The Economy

Geopolitical Realities May Stifle Economic Growth

Executives are bearish on geopolitics and its likely impact on commercial opportunities around the globe, study suggests.
David McCannOctober 18, 2018

Last year, executives told A.T. Kearney that they were very concerned about geopolitical instability — and at the same time, that they were bullish on the macroeconomic outlook.

The consulting firm disagreed with the sanguine assessment that geopolitical tensions would not affect the global economy, and said so in its annual “Views from the C-Suite” research report.

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This year, A.T. Kearney reports, executives seem to have seen the light.

“There is growing doubt among the global C-suite that strong macroeconomic performance can coexist with rocky geopolitics,” the firm writes in this year’s “Views” report. In fact, it adds, executives now point to a weakening global economy as one of the top challenges they face.

In this year’s study of 400 C-level executives and board members, the unstable geopolitical environment was rated as the top external challenge they face, followed closely by the high cost or low availability of capital, or both.

Even though executives were also most concerned about geopolitics last year (after that concern was ranked seventh in 2016), the specific areas of concern have shifted remarkably quickly.

A year ago, the primary focus was on refugee crises, transnational threats, and the escalation of armed conflict. Now, the top concerns include the imposition of tariffs, the intensification of sanctions, the rise of populism, and growing doubts about the resilience of the international framework for trade and investment.

Those factors “all cast a shadow of positive short-term prospects for the global economy,” the report states.

Contributing to the uncertainty is the United States’ pullback as leader of the international political and economic architecture. While China, the European Union, and others are trying to pick up the mantle, “a substantial global governance leadership void remains. The result is a weakening of the normative effect of the international rules of the game by which businesses have operated in recent decades.”

Meanwhile, survey participants’ outlook for the global economy tends to be bearish. That’s particularly true for North America, current strong U.S. economic performance notwithstanding.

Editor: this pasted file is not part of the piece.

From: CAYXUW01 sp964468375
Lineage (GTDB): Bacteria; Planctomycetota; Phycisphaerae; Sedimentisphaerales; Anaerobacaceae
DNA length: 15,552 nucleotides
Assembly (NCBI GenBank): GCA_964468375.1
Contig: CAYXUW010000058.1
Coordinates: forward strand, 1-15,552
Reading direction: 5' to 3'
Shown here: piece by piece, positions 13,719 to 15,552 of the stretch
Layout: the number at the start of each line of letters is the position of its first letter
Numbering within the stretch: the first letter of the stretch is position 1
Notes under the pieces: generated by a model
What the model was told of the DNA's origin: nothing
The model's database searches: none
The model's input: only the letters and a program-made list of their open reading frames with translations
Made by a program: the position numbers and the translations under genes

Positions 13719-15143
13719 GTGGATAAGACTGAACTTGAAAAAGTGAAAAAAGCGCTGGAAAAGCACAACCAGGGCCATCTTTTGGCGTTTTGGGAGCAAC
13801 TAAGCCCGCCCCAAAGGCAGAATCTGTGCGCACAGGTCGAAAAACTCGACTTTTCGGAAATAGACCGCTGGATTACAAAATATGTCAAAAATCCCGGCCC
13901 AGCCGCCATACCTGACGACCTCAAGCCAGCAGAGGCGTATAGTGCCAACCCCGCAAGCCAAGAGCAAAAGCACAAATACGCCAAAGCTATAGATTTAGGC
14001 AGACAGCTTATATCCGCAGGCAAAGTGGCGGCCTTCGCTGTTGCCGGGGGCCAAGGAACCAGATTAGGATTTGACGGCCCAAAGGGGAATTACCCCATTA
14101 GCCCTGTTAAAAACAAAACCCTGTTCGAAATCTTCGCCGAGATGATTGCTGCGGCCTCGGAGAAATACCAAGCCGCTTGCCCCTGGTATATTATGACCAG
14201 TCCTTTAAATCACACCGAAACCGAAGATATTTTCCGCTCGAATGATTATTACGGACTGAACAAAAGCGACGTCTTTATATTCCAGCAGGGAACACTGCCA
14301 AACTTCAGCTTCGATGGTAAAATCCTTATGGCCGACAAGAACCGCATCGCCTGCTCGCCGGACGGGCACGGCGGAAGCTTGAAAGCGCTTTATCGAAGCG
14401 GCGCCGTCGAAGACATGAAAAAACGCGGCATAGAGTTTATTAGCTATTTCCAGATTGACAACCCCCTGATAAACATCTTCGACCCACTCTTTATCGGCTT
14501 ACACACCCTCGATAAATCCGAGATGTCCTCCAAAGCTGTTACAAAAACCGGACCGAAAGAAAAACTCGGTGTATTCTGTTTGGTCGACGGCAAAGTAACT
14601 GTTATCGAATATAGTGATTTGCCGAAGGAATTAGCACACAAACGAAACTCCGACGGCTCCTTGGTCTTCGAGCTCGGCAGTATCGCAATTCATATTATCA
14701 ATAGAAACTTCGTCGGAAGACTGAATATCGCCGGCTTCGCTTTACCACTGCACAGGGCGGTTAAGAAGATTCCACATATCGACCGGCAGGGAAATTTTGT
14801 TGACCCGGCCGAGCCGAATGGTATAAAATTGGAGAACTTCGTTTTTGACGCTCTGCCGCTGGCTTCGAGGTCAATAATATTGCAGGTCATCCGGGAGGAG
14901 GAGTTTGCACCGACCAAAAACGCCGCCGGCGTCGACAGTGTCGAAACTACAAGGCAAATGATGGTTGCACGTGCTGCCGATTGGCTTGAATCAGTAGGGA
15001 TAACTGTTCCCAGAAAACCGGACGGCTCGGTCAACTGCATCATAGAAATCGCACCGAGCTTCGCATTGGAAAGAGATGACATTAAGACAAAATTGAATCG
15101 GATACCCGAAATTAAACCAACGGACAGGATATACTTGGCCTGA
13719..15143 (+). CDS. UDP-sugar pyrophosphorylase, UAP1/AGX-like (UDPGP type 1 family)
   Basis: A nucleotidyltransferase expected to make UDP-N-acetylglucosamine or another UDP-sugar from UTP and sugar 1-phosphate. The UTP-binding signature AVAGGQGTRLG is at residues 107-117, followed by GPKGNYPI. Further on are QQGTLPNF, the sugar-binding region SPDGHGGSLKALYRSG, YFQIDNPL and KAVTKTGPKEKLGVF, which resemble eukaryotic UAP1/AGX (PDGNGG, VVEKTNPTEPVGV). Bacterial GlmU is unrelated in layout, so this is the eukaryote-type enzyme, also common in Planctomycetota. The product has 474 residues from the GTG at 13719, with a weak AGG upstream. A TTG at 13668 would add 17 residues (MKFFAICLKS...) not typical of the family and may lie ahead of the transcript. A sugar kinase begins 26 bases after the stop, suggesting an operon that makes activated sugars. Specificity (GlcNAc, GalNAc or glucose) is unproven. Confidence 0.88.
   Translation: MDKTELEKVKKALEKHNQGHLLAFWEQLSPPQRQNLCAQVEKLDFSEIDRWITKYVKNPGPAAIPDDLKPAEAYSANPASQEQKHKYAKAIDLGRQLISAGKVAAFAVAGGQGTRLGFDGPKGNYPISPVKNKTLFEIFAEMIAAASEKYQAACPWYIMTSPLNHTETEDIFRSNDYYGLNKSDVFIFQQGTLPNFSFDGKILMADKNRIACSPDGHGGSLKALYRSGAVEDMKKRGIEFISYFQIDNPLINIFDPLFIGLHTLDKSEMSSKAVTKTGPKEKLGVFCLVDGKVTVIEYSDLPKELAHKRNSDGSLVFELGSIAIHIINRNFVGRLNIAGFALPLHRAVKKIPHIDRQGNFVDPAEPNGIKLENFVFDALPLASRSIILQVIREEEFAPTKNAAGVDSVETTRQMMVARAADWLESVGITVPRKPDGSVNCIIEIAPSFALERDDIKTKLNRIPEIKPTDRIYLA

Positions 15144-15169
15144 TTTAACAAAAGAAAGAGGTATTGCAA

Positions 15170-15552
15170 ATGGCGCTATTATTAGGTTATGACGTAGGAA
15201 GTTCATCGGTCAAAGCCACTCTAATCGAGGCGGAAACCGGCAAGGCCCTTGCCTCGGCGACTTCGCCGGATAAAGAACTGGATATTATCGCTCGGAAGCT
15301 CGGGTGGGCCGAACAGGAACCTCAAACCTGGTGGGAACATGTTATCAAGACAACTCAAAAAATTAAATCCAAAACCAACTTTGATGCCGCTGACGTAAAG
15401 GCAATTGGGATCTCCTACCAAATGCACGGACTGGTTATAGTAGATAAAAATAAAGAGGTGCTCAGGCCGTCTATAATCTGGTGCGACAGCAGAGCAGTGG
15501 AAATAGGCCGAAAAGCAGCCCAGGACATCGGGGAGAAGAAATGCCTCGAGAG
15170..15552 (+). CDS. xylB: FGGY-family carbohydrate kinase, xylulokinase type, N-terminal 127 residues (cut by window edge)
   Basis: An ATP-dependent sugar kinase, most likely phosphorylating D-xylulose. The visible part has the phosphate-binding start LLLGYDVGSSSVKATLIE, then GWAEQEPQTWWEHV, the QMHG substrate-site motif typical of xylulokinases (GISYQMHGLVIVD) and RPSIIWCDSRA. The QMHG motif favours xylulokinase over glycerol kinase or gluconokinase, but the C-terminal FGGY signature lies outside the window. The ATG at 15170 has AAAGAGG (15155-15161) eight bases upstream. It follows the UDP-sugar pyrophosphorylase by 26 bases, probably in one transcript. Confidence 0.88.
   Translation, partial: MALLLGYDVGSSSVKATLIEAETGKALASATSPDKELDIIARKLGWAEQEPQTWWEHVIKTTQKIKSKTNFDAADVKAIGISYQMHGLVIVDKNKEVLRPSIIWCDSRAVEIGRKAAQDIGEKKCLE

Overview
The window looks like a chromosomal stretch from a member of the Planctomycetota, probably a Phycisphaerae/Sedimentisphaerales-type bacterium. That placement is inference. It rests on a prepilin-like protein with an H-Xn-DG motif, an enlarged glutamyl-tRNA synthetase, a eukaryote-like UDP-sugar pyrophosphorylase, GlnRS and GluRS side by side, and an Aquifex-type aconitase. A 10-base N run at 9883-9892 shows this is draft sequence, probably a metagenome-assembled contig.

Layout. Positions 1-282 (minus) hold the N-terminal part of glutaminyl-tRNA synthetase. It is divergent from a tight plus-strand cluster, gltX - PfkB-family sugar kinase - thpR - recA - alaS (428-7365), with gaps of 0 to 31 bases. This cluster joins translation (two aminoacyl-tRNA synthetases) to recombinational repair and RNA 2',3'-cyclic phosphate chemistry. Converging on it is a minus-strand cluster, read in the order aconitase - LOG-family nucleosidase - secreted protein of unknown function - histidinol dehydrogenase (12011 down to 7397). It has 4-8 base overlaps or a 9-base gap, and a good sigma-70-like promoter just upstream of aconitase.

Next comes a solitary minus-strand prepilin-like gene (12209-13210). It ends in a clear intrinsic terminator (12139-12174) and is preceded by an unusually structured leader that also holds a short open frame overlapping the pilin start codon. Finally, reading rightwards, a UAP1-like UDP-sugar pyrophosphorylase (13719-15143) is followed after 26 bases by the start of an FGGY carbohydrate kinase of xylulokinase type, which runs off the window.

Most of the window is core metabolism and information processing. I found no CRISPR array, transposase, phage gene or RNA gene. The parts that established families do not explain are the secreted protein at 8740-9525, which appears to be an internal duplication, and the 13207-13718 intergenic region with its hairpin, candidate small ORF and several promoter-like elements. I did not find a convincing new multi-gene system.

By a wide margin, A.T. Kearney notes, business leaders across all regions and industries view North America as the most likely looming economic trouble spot. That “likely reflects growing concerns surrounding the threat of a full-blown trade war between the United States and China, NAFTA renegotiations, and various domestic political risks,” the report notes.

While the United States has maintained its strong economic growth trajectory, fueled in recent months by increased government spending and corporate tax cuts, risks to continued growth are rising.

In addition to concerns about the looming threat of a wider U.S.-China trade confrontation, expectations that the Federal Reserve will continue to raise interest rates through the next year have some economists predicting a recession in 2020. “Executives seem to agree that the economic expansion that started in mid-2009 will soon come to an end,” A.T. Kearney says.

Another trend discussed in the report is expanding corporate leadership expectations. “As people around the world lose faith in their government leaders’ ability to affect necessary change, they are looking to business leaders to play a larger role,” the report says.

More than two-thirds of executives said they believe they will be expected to take on a more significant role in societal issues in the coming year.

“This responsibility is at once an enormous opportunity for companies to reshape the capitalist system in a more inclusive way and a tremendous challenge for them to pursue broader societal objectives in a way that simultaneously improves their commercial success,” according to the report.